A couple additional notes: As I mention, John Fraser chose three of Davis's poems for his New Book of Verse. Fraser has been adding some new poems from living poets to his online anthology lately, and I encourage you to visit his site. He does not include this poem.

Finally, I want to point out that "The First Step" complements a number of extraordinary poems that Yvor Winters judged to be among our finest works of literary art. I think of George Gascoinge's "Woodmanship," which is also about spiritual or psychic weariness and frustration, though that early Renaissance poem has a very different emotional bearing. (That's the poem I have been stuck on in my review of the Winters Canon, on which I'll get restarted, I hope, by the fall.) Also, the poem has certain resonances with George Herbert's "Church Monuments," which concerns in an oblique but incisive way the earnest search for what to do with life. Further, it can be profitably considered with Robert Bridges's great poem "The Afflication of Richard," which is about the inability of a believer to quit a faith that frustrates him. Lastly, there is Baudelaire. My, there is a vast subject, which I do not have the time to go into now (who has?). But Baudelaire's trenchant examinations of "spiritual torpor" (as Winters called the condition in his discussion of acedia in his essay on T.S. Eliot from the early 1940s) is unquestionably resonant with Davis's poem in many ways. A sonnet to start with might be "Le Mort Joyeux" ("The Joyful Dead"), which Winters considered one of our greatest French poems (the rough translation of the first stanza is my own):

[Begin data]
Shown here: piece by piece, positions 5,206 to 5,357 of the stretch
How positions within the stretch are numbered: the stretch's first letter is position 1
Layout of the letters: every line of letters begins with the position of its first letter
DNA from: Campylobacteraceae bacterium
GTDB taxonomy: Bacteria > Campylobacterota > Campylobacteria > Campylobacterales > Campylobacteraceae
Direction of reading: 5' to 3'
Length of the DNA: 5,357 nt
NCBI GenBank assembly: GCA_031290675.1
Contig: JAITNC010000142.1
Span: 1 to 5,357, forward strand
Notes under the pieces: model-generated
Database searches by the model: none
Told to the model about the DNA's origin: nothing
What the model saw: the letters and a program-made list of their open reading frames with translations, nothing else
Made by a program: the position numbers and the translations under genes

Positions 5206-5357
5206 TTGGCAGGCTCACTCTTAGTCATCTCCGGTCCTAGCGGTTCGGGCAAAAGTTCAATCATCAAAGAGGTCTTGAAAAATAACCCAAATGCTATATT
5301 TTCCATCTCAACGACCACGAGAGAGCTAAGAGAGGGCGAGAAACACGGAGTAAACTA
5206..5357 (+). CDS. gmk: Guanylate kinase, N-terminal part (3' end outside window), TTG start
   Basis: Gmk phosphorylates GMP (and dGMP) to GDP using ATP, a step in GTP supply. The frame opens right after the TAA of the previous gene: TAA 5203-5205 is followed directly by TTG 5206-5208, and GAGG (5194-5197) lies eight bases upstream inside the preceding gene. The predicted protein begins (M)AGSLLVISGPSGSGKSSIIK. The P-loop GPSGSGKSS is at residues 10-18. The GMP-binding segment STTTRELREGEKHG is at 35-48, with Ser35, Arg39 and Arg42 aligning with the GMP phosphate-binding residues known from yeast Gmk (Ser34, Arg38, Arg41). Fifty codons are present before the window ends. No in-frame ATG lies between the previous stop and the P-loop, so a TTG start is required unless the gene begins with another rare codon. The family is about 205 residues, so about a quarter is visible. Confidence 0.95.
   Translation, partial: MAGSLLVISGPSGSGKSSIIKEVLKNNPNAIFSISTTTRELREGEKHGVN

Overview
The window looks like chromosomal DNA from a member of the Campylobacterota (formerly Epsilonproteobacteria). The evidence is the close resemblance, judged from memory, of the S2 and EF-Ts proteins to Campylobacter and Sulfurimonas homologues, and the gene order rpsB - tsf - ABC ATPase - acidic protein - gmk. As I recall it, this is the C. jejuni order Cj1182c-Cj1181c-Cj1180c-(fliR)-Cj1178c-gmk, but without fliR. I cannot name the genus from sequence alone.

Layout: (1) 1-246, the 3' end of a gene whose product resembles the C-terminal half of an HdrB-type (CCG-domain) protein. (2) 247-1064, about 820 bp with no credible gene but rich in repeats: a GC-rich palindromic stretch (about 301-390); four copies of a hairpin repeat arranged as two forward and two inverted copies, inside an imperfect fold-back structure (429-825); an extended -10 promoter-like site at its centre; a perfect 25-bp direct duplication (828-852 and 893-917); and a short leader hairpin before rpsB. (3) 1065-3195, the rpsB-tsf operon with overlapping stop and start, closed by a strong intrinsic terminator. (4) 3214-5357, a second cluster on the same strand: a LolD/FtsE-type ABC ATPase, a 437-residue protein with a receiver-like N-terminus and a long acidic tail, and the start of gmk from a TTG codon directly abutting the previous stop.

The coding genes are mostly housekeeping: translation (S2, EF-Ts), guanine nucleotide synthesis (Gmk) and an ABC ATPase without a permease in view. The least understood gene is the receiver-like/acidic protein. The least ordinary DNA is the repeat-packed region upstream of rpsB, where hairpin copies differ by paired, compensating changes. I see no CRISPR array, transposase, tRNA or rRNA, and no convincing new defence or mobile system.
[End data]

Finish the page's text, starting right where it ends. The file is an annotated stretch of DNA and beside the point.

Dans une terre grasse et pleine d'escargots
Je veux creuser moi-même une fosse profonde,
Où je puisse à loisir étaler mes vieux os
Et dormir dans l'oubli comme un requin dans l'onde.

(In a fatty plot of ground, full of snails,
I'd like to dig myself a deep, dark grave,
Where, at leisure, I'd spread my old bones
And sleep in oblivion, like a shark in a wave.)

1 comment:

Robert McLean said...

Dear Ben,

Till I read this poem, all I’d known of CD’s work were the ones in Quest; as you write, it is a hell of a good one – further readings will ensue! And as far as it being ‘personal,’ "At the San Francisco Airport" has always meant the most to me of Winters’ poems, especially as my daughter grows older, and that’s an incredibly naked number, wouldn’t you say?

Do you rate Bowers’ late poems, such as “John”, written as an elegy to John Finlay?

Glad to see you’re pumping out the posts, stepping off to some relevant tangents, and writing rather well, too.

Best wishes,

Robert McLean